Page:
Boeing has been awarded a fixed-price-incentive, firm-target contract, worth around $2.2 billion, from the U.S. Air Force for the Small Diameter Bomb Increment I weapon program.
The U.S. Air Force Life Cycle Management Center (AFLCMC) at Eglin Air Force Base, Florida, is the contracting activity (FA8672-20-D-0001).
This contract provides for a guaranteed minimum Lot 15 award and a five-year ordering period for Small Diameter Bomb Increment I, focused lethality munition, containers and carriages for the U.S. Department of Defense (DoD) and Foreign Military Sales (FMS) partner nations – Australia, Belgium, Israel, Japan, Korea, Netherlands and Norway.
This award is result of a sole-source acquisition and Fiscal 2018, 2019, and 2020 missile procurement funds in the amount of $247.5 milion are being obligated at the time of award.
Work on the contract will be performed in St. Louis, Missouri, and is expected to be complete by September 2027.
GBU-39 Small Diameter Bomb
GBU-39 Small Diameter Bomb (SDB) is a 250 lb (110 kg) precision-guided glide bomb that is intended to provide aircraft with the ability to carry a higher number of more accurate bombs.
Most U.S. Air Force aircraft will be able to carry a pack of four SDBs using the BRU-61/A four-weapon smart pneumatic carriage in place of a single 2,000 lb (907 kg) bomb.
The SDB combines an effective, right-sized, penetrating and blast-fragmentation warhead and near-precision navigation/guidance to produce low collateral damage while achieving excellent effectiveness. SDB is effective against a wide variety of stationary targets including Command, Control, and Communications (C3) bunkers, air defense assets, airfields, Petroleum, Oil and Lubricant (POL) sites, missiles, and artillery.
The SDB provides the ability for day/night attack of fixed and stationary targets in adverse environmental and weather conditions.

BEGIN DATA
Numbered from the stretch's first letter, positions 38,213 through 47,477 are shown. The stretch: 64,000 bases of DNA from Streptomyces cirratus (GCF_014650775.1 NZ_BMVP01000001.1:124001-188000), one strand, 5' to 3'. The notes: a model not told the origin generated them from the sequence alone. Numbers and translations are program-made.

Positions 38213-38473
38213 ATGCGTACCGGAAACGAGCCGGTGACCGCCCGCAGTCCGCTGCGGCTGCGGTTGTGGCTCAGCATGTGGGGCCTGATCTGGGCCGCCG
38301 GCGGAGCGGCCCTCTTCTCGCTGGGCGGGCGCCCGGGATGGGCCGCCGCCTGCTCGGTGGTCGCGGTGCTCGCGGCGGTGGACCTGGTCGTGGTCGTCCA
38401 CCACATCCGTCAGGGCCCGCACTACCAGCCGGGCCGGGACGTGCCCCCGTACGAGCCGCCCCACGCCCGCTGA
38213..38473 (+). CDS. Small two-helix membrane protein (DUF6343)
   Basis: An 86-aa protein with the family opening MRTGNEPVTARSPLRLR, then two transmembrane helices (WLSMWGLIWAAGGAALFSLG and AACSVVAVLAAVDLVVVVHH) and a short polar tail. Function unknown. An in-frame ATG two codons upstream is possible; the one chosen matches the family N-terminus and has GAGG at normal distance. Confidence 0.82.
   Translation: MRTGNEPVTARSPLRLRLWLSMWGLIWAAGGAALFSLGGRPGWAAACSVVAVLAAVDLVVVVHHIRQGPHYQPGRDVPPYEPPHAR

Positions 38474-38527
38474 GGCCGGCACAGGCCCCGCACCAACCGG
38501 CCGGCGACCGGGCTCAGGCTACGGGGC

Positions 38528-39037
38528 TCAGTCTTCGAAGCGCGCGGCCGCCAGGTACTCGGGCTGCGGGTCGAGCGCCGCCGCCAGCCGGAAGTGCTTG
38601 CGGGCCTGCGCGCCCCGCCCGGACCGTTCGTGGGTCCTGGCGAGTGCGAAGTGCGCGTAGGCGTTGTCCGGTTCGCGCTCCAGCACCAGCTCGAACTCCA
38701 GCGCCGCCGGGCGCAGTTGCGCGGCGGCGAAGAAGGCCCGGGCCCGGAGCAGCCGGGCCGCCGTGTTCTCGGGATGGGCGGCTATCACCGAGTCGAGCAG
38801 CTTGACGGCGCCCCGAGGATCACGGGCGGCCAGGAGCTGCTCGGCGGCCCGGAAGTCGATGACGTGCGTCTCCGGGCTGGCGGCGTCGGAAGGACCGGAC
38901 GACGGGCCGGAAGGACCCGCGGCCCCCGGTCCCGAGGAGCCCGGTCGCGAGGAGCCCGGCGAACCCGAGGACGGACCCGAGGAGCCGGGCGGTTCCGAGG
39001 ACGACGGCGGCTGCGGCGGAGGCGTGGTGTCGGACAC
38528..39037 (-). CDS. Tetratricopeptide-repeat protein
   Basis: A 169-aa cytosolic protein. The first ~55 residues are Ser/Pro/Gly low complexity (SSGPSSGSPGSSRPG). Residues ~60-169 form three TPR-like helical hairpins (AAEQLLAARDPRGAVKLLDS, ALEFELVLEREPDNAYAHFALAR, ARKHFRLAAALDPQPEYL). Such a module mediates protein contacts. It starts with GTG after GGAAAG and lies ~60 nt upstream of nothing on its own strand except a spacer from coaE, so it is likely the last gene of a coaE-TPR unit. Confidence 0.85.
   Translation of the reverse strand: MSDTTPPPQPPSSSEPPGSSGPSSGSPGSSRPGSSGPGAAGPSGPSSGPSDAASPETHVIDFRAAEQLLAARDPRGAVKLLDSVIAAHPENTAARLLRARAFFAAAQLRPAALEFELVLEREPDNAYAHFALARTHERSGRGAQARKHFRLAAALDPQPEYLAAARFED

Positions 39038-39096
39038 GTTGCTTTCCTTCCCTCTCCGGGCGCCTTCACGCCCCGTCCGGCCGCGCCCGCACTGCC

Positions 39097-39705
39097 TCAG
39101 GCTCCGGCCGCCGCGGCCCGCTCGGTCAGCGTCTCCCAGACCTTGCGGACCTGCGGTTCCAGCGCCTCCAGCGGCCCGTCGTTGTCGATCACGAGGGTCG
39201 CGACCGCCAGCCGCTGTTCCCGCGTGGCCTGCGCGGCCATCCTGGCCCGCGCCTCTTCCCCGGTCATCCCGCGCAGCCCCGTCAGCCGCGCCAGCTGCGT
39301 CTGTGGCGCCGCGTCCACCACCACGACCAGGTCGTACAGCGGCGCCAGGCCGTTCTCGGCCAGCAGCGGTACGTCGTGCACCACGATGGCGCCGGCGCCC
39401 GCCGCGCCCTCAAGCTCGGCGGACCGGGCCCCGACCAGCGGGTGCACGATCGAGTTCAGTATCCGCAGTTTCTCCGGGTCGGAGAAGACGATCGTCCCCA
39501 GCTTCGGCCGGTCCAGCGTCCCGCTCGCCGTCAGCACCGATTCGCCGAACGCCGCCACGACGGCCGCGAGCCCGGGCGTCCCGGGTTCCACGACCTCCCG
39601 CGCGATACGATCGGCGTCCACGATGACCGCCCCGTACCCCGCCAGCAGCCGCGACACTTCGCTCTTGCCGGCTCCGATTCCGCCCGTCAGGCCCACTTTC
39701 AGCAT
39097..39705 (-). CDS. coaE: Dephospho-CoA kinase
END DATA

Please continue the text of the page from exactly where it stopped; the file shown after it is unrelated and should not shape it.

The SDB is currently integrated on multiple aircraft including F-15E Strike Eagle, Panavia Tornado, JAS-39 Gripen, F-16 Fighting Falcon, F-22 Raptor, AC-130W Stinger II and AC-130J Ghostrider.
SDB delivery began in April 2005 after one of the most successful development and test programs on record.
GBU-39/B Weapon General Characteristics
• Weight: 268 lb (122 kg)
• Length: 70.8 in. (1.8 meters)
• Width: 7.5 in. (19 cm)
• Guidance: Near-precision Global Positioning System/Inertial Navigation System (INS/GPS) navigation with Anti-jam GPS and Selective Availability Anti-spoofing Module (SAASM)
• Standoff: Max Range: greater than 60 nm
• Warhead: Insensitive Munition compliant, Multipurpose – penetrating and blast fragmentation; penetrates greater than 3 ft steel reinforced concrete
• Fuze: Electronic Safe/Arm Fuze (ESAF), cockpit selectable functions – including air burst and delayed options
• USAF Air Combat Command (ACC) defined a mission need for a miniaturized munitions capability in 1997.
• The Joint Requirements Oversight Council validated this need and development began on the Small Diameter Bomb in 2001.
• After a 24-month component advanced development phase ended September 2003, Boeing was selected as the prime contractor to develop and produce the Small Diameter Bomb Weapon System.
• The contract for system development and demonstration was awarded October 2003. The system went into limited initial production in April 2005.
• In August 2006, the SDB was delivered to warfighters.